US 4432272 A
A fire and smoke damper having an electric motor coupled with the damper to hold the damper blades open when the motor is energized. A spring associated with the motor provides torque for closing the blades when the supply of electrical energy to the motor is interrupted. A thermal responsive electrical switch is mounted on the damper and incorporated in the electric circuit which supplies energy to the motor so that the motor is de-energized and the damper is closed when the ambient temperature reaches a predetermined level.
1. A protective damper for controlling the flow of fluid through a ventilation conduit for a building, said damper comprising:
a frame adapted to be mounted in said conduit;
a barrier carried by the frame and movable between an open position permitting fluid flow through the damper, and a closed position blocking said flow;
spring means operably coupled with the barrier biasing the latter into said closed position;
electric motor means operably coupled with the barrier and adapted to be coupled with a source of power for moving the barrier to said open position against the bias of said spring means when the motor is energized,
thermal responsive switch means mounted on the frame and exposed to the fluid flowing therethrough, said switch means being operably coupled with the motor means to permit the latter to remain energized to hold the barrier in said flow permitting position when the ambient temperature at the switch is below a predetermined level and to deenergize the motor to permit the barrier to be moved to said flow blocking position when the ambient temperature at the switch is elevated to said predetermined level; and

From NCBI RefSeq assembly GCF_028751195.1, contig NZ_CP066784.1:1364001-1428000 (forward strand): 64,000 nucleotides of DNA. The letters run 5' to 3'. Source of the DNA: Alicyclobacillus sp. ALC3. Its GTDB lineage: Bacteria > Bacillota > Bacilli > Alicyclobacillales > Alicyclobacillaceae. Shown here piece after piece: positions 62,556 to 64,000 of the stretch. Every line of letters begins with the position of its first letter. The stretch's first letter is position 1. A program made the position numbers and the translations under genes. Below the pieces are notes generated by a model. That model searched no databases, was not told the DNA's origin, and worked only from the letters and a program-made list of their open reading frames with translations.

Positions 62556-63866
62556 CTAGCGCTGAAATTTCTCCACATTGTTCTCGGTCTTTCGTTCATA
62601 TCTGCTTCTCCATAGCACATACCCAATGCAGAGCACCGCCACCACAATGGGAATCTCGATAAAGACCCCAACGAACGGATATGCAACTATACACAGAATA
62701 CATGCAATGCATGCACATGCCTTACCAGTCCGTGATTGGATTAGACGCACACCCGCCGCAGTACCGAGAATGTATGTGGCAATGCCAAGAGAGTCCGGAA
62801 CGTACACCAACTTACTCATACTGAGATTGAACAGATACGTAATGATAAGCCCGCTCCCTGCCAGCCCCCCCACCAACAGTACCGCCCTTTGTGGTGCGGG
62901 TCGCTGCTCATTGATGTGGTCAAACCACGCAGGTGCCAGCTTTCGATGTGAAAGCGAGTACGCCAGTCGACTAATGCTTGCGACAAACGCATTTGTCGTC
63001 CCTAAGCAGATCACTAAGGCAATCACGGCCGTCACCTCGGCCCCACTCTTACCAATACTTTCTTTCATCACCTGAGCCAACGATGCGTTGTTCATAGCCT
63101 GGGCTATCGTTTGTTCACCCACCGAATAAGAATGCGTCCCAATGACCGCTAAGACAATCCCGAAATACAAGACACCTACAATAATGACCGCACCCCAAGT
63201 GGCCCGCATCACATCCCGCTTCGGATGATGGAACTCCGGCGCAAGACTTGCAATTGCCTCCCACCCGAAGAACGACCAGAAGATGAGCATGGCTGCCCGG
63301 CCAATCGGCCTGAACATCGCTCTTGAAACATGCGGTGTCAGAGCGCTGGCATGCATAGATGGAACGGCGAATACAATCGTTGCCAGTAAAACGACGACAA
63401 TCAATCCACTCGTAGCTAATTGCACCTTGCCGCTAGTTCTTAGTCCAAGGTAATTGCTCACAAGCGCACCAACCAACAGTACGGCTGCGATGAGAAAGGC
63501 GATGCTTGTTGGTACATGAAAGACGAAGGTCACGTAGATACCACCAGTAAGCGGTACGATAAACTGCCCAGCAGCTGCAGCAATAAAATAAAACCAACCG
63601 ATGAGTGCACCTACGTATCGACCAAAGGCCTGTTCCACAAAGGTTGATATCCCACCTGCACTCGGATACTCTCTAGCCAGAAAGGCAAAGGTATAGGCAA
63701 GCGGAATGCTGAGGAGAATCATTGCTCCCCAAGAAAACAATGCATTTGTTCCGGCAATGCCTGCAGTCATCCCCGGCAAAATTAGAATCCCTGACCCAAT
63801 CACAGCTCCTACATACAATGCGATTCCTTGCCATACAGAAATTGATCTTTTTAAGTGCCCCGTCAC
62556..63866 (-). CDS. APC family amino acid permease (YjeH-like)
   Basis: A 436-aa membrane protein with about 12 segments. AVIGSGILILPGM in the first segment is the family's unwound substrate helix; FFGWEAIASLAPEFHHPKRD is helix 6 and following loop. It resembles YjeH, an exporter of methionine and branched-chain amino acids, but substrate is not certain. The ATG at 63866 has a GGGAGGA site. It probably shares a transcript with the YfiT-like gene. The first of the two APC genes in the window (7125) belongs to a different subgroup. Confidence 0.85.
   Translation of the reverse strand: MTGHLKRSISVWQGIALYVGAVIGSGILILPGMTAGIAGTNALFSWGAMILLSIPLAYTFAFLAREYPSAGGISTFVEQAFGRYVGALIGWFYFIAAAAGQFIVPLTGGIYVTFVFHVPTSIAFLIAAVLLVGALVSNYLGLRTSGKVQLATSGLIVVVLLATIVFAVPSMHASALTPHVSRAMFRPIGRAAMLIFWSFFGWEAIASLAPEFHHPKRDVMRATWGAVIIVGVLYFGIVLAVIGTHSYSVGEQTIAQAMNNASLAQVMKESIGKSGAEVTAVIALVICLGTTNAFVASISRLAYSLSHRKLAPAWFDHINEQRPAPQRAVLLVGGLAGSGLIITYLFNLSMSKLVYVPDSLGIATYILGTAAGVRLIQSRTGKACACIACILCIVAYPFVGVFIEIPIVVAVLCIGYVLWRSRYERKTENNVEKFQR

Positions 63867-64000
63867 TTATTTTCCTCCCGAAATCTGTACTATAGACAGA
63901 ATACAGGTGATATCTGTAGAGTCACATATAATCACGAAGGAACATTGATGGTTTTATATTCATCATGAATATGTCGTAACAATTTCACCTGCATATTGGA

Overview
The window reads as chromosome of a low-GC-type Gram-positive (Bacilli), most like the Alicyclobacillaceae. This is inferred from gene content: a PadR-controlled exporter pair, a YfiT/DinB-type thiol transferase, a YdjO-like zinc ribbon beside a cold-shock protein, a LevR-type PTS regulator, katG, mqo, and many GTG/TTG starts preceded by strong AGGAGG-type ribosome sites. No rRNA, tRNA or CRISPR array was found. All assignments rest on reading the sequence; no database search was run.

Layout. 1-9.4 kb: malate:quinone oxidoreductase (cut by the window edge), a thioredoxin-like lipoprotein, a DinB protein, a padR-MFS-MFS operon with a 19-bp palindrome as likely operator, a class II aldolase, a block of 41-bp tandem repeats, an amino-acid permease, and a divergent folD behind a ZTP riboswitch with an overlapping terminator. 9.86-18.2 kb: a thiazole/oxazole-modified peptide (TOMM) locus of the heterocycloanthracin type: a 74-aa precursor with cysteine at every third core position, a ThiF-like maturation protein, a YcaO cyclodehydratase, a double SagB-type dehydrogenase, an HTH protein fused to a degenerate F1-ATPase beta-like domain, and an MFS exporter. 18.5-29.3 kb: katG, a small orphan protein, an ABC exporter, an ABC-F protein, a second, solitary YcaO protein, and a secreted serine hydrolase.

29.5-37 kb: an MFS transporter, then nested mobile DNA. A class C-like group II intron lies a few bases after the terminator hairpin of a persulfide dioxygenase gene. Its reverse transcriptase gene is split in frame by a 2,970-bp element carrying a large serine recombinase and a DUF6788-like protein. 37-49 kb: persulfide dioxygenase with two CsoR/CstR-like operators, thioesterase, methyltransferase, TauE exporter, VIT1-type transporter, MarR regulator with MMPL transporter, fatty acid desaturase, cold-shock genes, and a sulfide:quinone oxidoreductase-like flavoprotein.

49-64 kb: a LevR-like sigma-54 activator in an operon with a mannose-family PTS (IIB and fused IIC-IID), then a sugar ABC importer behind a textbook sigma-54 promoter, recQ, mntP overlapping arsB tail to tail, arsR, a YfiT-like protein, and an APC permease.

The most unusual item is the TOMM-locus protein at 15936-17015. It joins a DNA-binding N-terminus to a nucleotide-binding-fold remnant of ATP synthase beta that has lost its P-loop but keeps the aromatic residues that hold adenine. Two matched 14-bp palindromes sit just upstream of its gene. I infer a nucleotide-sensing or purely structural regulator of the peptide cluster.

an overriding switch operably coupled with the motor means and adapted to be coupled with said power source, whereby to permit optional energizing of the motor to open the barrier irrespective of operation of the thermal responsive switch to deenergize the motor.
2. The invention of claim 1, wherein said barrier comprises a plurality of interconnected blades, and
means coupling said blades to said motor.
3. The invention of claim 1, wherein said switch means includes a bi-metallic switch element capable of deforming to open the switch responsive to the elevation of the ambient temperature above a predetermined level.
4. The invention of claim 1, wherein said overriding switch is electrically connected in series with said thermal responsive switch, whereby said thermal responsive switch is capable of insuring that the damper is closed upon elevation of the ambient temperature to said predetermined level, irrespective of the position of said overriding switch.
5. The invention of claim 1, wherein said overriding switch is electrically connected in parallel with said thermal responsive switch, whereby to permit selective energizing of the motor to open the damper after said thermal responsive switch has been opened by elevation of the ambient temperature.
This invention pertains to ventilation control devices, and more particularly to a fire or smoke damper for use in protecting the ventilation conduits of a building. Most buildings are subject to certain codes promulgated by appropriate governmental bodies which require that duct work and various communication channels in a building be protected with barriers which close off the duct or channel at strategic locations in case of ifre. These barriers help to prevent the spread of the fire through the building and also serve to prevent distribution of toxic smoke and fumes throughout the building through the ventilation system.
Typically fire and smoke dampers comprise frame mounted closures which may be interposed directly into the passages and conduits of the building. The closure is usually biased toward the flow blocking or closed position by one or more springs and is held in the standby or open position by a retainer incorporating a fusible link. Such links comprise a pair of separable elements interconnected with a eutectic solder which melts to permit the elements to separate when the ambient temperature reaches a predetermined level. The critical temperature is reached and exceeded at the onset of a fire proximal the damper and separation of the link elements permits the closure to be automatically moved to its closed position by the damper springs.